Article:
RS: I have a few questions that might annoy you; if you were to do another ’80s track what would it be?
Max Graham: I think that they have all been done by now. There was a Kansas record “Carry On Wayward Son” that I wanted to do, but I am sure that someone has done it by now.
RS: Are you on the DJ list, the top 100 list?
Max Graham: I was in 2001-2007 and then I dropped out for a couple of years and now I am still on the list but not in the Top 100.
RS: What effect do you think that has on your career?
Max Graham: I know that everyone likes to bash the list but it actually has a huge effect on your career. Regardless of our musical talent or ability, a lot of promoters and, unfortunately, a lot of fans base their listening or bookings on the Top 100. I know that my fans from Cycles Radio and the people that have been listening to me for the last 10 years could care less if I was in the Top 100 or not, but unfortunately there is a large segment that do look at that and see it as an indicator of what’s good and what is not. The #1 on iTunes isn’t necessarily the best song in the world; it is just what has been marketed the best and played on the radio the best. Unfortunately, countless people will buy it because they believe that it is what everyone else likes. I think that we are super lucky that 95% of our fans are real music lovers and have been for 10 years. We are now seeing a huge influx of new fans that haven’t really figured out what they like yet and are still getting their feet wet so they will automatically like what is popular, when as they get to know it better, they will decide what they really love. That’s where most fans are at, but there is still a chunk that aren’t, I think that makes the poll a little weird and at the end of the day, it is a popularity contest and has nothing to do with talent and skill. I think that skill and talent will help you to become more popular, but there are plenty of incredibly talented guys who are not in the Top 100. It doesn’t really bother me and my fans definitely don’t care.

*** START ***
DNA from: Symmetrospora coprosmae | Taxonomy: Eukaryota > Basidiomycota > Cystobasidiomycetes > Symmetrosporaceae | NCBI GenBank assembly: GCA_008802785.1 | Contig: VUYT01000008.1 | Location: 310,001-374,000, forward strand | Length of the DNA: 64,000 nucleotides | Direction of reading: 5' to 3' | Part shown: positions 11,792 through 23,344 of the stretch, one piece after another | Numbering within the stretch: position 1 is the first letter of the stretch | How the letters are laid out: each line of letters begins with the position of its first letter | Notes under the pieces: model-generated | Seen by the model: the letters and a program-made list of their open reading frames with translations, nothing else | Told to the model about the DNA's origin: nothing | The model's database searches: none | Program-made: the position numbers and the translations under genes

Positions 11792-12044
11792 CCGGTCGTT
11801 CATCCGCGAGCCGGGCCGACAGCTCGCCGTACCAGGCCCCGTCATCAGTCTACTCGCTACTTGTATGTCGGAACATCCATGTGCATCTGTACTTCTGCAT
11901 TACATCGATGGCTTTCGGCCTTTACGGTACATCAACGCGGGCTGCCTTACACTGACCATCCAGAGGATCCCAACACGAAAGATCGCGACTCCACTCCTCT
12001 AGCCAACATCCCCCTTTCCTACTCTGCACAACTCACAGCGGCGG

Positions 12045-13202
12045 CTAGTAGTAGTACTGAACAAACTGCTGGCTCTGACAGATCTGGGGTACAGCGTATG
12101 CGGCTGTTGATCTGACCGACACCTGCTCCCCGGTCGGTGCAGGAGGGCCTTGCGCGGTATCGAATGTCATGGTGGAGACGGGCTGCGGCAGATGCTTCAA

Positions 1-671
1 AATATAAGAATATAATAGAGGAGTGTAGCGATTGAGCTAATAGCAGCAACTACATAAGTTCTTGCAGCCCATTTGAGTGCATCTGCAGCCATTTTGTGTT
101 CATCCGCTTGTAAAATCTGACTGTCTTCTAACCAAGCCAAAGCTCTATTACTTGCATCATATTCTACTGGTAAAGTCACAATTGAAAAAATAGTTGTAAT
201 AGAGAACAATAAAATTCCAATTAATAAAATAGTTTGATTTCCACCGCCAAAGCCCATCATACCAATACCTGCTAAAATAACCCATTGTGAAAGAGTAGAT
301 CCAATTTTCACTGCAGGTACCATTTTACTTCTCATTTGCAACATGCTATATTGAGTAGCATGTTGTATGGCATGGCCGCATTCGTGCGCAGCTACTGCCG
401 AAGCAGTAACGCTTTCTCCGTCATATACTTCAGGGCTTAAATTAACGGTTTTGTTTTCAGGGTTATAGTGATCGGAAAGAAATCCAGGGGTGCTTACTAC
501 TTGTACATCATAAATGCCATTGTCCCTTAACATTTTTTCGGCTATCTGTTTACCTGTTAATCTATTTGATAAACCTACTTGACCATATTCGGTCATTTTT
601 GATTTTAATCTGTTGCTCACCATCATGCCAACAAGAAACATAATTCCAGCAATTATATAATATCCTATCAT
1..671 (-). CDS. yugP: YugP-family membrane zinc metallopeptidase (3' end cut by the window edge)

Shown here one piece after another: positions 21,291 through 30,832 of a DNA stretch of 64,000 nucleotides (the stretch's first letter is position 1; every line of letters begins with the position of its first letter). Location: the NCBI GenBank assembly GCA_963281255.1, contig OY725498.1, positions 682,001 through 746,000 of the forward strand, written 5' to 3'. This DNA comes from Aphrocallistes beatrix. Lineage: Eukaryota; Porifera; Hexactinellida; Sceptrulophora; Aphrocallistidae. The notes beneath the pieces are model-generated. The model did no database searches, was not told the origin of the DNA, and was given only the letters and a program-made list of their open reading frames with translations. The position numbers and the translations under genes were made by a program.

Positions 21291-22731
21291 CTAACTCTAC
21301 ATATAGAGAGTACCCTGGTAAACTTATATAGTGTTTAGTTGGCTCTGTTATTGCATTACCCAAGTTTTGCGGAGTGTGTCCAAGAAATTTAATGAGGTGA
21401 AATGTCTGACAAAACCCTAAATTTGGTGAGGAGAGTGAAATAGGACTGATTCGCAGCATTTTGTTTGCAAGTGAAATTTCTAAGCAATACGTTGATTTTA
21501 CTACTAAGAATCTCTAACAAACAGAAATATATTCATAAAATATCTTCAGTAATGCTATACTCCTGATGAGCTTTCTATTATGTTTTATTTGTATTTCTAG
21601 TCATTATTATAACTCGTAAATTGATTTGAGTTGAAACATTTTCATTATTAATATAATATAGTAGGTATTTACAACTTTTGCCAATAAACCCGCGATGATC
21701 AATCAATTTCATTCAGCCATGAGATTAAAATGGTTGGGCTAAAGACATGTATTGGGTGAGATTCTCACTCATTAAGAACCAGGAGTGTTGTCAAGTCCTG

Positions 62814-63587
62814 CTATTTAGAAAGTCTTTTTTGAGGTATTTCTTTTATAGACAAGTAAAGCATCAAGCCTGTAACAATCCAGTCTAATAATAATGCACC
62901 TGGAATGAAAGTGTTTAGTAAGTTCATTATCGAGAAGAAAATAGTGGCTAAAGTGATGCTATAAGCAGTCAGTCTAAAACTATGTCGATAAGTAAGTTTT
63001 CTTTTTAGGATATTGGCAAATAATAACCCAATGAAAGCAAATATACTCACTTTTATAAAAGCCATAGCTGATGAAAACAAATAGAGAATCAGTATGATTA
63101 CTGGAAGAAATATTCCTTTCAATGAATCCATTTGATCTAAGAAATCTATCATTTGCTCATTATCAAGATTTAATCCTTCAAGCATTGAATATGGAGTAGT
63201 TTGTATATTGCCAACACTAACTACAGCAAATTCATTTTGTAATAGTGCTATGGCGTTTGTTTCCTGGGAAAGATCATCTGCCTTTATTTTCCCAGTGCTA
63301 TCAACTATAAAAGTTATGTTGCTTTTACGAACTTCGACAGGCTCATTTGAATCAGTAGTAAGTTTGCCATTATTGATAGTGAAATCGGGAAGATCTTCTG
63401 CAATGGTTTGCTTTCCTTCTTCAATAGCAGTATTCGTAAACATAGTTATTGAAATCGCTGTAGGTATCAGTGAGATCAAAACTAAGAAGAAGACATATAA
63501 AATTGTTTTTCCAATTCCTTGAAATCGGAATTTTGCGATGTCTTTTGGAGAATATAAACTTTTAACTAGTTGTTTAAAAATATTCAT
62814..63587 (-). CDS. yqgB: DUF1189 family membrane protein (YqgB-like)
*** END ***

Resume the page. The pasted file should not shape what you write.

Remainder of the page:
RS: What would you like to say to all of your fans out there?
Max Graham: In the previous question I gave them some props. I am so lucky to have a group of fans that allow me to be diverse and trust me. I have a two hour radio show every Tuesday on DI and I get to play everything from techno to trance to house and I have now added a bonus track on the download version which is drum and bass. I won’t do it live, because I don’t think that it fits in my sets, but I have a fanbase that allows me to be diverse and that is what I am so thankful for. I don’t like to call them a fanbase, I prefer like-minded music lovers. I have been doing this for 12 years and I’m still going and I still have a great career to travel the world, and it is all because I have found enough people that allow me to play what I want in the way that I want. I will always give back to them as much as I can, musically and through the radio show. I want to keep that relationship going because it is incredible, we would be nowhere without the fans.
Interview conducted during Amsterdam Dance Event 2012.